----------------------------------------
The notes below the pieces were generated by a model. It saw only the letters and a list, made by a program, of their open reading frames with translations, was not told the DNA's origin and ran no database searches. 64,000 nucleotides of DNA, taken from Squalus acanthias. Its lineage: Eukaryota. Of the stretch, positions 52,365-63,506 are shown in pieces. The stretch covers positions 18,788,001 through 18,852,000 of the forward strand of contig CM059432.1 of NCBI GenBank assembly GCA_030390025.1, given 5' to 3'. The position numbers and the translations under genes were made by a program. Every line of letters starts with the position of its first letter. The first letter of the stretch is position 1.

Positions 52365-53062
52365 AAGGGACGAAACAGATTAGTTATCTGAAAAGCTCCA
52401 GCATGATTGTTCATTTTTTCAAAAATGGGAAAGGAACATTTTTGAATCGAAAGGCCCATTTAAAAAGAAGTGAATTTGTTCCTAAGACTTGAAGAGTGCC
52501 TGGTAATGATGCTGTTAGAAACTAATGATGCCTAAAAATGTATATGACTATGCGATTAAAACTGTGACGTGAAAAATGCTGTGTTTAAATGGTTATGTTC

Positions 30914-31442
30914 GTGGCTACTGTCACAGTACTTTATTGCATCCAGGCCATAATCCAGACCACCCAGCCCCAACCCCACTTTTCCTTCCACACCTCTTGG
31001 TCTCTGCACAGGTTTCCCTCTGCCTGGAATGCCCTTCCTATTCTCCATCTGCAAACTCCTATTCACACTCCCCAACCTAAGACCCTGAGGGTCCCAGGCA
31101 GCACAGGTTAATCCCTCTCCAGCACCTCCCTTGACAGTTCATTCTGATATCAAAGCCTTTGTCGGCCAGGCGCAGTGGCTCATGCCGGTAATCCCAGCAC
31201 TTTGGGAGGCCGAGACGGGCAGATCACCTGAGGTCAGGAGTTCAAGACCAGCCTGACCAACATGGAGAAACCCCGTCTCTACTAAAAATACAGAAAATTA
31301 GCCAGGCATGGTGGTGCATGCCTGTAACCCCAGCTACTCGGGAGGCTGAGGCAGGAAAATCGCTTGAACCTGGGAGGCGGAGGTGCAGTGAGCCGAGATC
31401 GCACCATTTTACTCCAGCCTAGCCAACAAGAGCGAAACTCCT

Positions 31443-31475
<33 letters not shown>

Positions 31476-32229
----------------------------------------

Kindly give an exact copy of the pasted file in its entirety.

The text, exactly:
The notes below the pieces were generated by a model. It saw only the letters and a list, made by a program, of their open reading frames with translations, was not told the DNA's origin and ran no database searches. 64,000 nucleotides of DNA, taken from Squalus acanthias. Its lineage: Eukaryota. Of the stretch, positions 52,365-63,506 are shown in pieces. The stretch covers positions 18,788,001 through 18,852,000 of the forward strand of contig CM059432.1 of NCBI GenBank assembly GCA_030390025.1, given 5' to 3'. The position numbers and the translations under genes were made by a program. Every line of letters starts with the position of its first letter. The first letter of the stretch is position 1.

Positions 52365-53062
52365 AAGGGACGAAACAGATTAGTTATCTGAAAAGCTCCA
52401 GCATGATTGTTCATTTTTTCAAAAATGGGAAAGGAACATTTTTGAATCGAAAGGCCCATTTAAAAAGAAGTGAATTTGTTCCTAAGACTTGAAGAGTGCC
52501 TGGTAATGATGCTGTTAGAAACTAATGATGCCTAAAAATGTATATGACTATGCGATTAAAACTGTGACGTGAAAAATGCTGTGTTTAAATGGTTATGTTC

Positions 30914-31442
30914 GTGGCTACTGTCACAGTACTTTATTGCATCCAGGCCATAATCCAGACCACCCAGCCCCAACCCCACTTTTCCTTCCACACCTCTTGG
31001 TCTCTGCACAGGTTTCCCTCTGCCTGGAATGCCCTTCCTATTCTCCATCTGCAAACTCCTATTCACACTCCCCAACCTAAGACCCTGAGGGTCCCAGGCA
31101 GCACAGGTTAATCCCTCTCCAGCACCTCCCTTGACAGTTCATTCTGATATCAAAGCCTTTGTCGGCCAGGCGCAGTGGCTCATGCCGGTAATCCCAGCAC
31201 TTTGGGAGGCCGAGACGGGCAGATCACCTGAGGTCAGGAGTTCAAGACCAGCCTGACCAACATGGAGAAACCCCGTCTCTACTAAAAATACAGAAAATTA
31301 GCCAGGCATGGTGGTGCATGCCTGTAACCCCAGCTACTCGGGAGGCTGAGGCAGGAAAATCGCTTGAACCTGGGAGGCGGAGGTGCAGTGAGCCGAGATC
31401 GCACCATTTTACTCCAGCCTAGCCAACAAGAGCGAAACTCCT

Positions 31443-31475
<33 letters not shown>

Positions 31476-32229